Recipe 11.11 Creating WAR Files

     

11.11.1 Problem

You want to create a deployment file for a web application.

11.11.2 Solution

Compress the web application into a .war file, which is the kind of file you use to deploy web applications. You can create .war files from Eclipse using Ant.

11.11.3 Discussion

To get a look at how to deploy web apps using Eclipse, we'll deploy the sample servlet in Example 11-8 for a project named DeployApp , which can be found at this book's O'Reilly site. After compressing an application into a .war file, you can drop the .war file into the Tomcat webapps directory. Tomcat then expands and installs it when you restart Tomcat, which deploys the application.

11.11.3.1 Creating an application to deploy

To make it easier to create the .war file, give this project its own folder in the webapps directory (i.e., webapps\DeployApp ). Don't forget to add a WEB-INF directory with the subdirectories classes and lib , and make the classes folder the output folder for the project. Then enter the code in Example 11-8 to DeployClass.java .

Example 11-8. A servlet to deploy
 package org.cookbook.ch11; import javax.servlet.http.HttpServlet; import java.io.*; import javax.servlet.*; import javax.servlet.http.*; public class DeployClass extends HttpServlet {     public void doGet(HttpServletRequest request,         HttpServletResponse response)         throws IOException, ServletException     {         response.setContentType("text/html");         PrintWriter out = response.getWriter( );         out.println("<HTML>");         out.println("<HEAD>");         out.println("<TITLE>");         out.println("Deploying a Project");         out.println("</TITLE>");         out.println("</HEAD>");         out.println("<BODY>");         out.println("<H1>");         out.println("Deploying a Project");         out.println("</H1>");         out.println("This deployed project is functional.");         out.println("</BODY>");         out.println("</HTML>");     } } 

The web.xml file we'll use for this project appears in Example 11-9; place it in the project's WEB-INF folder. Then build the project, (re)start Tomcat, and navigate to http://localhost:8080/DeployApp/org.cookbook.ch11.DeployClass to confirm that the servlet is working. This is the servlet that we're going to deploy.

Example 11-9. web.xml for the web application to deploy
 <?xml version="1.0" encoding="ISO-8859-1"?> <!DOCTYPE web-app PUBLIC "-//Sun Microsystems, Inc.//DTD Web Application 2.3//EN" "http:// java.sun.com/dtd/web-app_2_3.dtd"> <web-app>   <display-name>Example Applications</display-name>   <servlet>     <servlet-name>DeployApp</servlet-name>     <servlet-class>org.cookbook.ch11.DeployClass</servlet-class>   </servlet>   <servlet-mapping>     <servlet-name>DeployApp</servlet-name>     <url-pattern>/org.cookbook.ch11.DeployClass</url-pattern>   </servlet-mapping> </web-app>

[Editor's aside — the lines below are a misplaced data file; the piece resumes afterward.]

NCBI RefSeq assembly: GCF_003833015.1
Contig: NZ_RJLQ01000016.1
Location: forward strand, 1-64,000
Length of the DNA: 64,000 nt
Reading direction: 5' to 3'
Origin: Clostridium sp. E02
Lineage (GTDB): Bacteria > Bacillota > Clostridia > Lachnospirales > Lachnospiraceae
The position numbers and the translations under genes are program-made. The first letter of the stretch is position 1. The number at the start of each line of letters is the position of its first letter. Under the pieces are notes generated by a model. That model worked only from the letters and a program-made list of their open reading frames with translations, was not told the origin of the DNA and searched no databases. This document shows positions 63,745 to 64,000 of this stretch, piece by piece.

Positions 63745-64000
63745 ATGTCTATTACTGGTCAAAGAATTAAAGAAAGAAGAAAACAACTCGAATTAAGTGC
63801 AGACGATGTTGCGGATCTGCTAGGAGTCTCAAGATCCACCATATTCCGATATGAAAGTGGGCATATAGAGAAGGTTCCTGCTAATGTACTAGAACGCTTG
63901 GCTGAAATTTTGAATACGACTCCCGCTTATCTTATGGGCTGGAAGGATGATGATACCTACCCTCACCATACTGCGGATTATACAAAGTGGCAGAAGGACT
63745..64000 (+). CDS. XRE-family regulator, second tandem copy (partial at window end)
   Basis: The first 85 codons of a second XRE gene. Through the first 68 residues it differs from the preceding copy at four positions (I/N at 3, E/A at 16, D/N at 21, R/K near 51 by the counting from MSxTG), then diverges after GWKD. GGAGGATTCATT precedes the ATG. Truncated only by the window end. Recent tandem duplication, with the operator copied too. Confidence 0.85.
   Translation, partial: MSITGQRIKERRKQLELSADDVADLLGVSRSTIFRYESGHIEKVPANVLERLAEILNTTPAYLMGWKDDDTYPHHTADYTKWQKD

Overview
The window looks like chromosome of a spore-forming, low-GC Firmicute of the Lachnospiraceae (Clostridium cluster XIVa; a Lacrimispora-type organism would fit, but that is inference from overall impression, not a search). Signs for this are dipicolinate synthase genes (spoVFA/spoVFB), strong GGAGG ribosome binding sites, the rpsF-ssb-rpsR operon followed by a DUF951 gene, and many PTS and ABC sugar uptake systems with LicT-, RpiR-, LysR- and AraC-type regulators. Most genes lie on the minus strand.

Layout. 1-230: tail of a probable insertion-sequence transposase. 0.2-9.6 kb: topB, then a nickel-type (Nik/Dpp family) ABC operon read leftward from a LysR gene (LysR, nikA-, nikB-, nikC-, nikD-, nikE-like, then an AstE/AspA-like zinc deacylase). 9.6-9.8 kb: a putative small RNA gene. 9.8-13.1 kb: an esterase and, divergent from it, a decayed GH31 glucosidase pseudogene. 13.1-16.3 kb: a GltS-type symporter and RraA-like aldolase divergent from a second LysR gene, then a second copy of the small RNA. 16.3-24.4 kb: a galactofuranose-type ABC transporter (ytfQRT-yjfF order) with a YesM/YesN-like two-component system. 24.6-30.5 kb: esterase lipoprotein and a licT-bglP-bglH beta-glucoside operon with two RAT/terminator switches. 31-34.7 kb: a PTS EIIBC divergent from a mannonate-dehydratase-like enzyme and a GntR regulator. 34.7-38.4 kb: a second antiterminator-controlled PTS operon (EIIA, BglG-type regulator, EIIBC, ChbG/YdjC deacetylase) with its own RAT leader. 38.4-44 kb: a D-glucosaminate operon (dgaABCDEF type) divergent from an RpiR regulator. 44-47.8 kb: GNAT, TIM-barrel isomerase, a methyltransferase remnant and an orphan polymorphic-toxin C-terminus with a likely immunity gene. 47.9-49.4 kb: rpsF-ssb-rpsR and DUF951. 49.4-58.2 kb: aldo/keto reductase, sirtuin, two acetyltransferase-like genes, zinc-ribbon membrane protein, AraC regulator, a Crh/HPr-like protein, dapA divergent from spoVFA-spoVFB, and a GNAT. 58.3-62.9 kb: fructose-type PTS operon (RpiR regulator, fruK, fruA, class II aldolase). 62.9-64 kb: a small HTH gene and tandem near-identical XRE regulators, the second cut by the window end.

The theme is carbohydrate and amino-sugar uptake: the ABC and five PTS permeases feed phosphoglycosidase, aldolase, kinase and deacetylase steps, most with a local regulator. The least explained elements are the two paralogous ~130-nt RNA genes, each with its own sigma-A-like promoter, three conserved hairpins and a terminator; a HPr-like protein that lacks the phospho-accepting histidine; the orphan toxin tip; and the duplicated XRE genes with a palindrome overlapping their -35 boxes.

11.11.3.2 Creating a .war file to deploy

We've built the servlet we want to deploy, and the next step is to package it into a deployable .war file. The best way to do that in Eclipse is to use Ant, and we'll use the build.xml file in Example 11-10. This build.xml file takes the output of the DeployApp project and compresses it into a .war file named DeployAppWar.war , storing it in webapps\DeployApp .

Example 11-10. build.xml for the servlet to deploy
 <?xml version="1.0" encoding="UTF-8" ?>  <project name="DeployApp" default="Main Build" basedir=".">   <property name="project" location="d:/tomcat/jakarta-tomcat-5.0.19/webapps/DeployApp" />    <property name="wardir" location="d:/tomcat/jakarta-tomcat-5.0.19/webapps/DeployApp" />    <property name="warfile" location="${wardir}/DeployAppWar.war" />      <target name="Initialize">         <delete file="${warfile}" />     </target>     <target name="War">         <jar destfile="${warfile}" basedir="${project}" />      </target>     <target name="Main Build" depends="Initialize, War">         <echo message="Building the .war file" />      </target> </project> 

Add build.xml to the project. After building the project, right-click build.xml , select Run Ant, and click Run to create DeployAppWar.war .

11.11.3.3 Deploying a .war file

After creating DeployAppWar.war , you can deploy the application just by placing that file in the Tomcat webapps directory on the target machine and (re)starting Tomcat. Tomcat uses the name of the .war file, expands that file, and installs the web application in a directory named DeployAppWar .

After dropping DeployAppWar.war into the webapps directory, (re)start Tomcat, and navigate to http://localhost:8080/DeployAppWar/org.cookbook.ch11.DeployClass to check this out. You should see the results shown in Figure 11-15. Now you're using Eclipse to create deployment packages for web applications. Not bad.

Figure 11-15. A deployed project
figs/ecb_1115.gif

You also can use Ant to deploy the .war file directly, using such Ant tasks as ftp to send the .war file to the web server directory you want on remote machines.


11.11.4 See Also

Recipe 7.1 in Chapter 7 on connecting Ant to Eclipse; Chapter 3 in Tomcat: the Definitive Guide (O'Reilly); Chapter 2 in the Java Servlet and JSP Cookbook (O'Reilly).



Eclipse Cookbook
Inside XML (Inside (New Riders))
ISBN: 596007108
EAN: 2147483647
Year: 2006
Pages: 232
Authors: Steve Holzner

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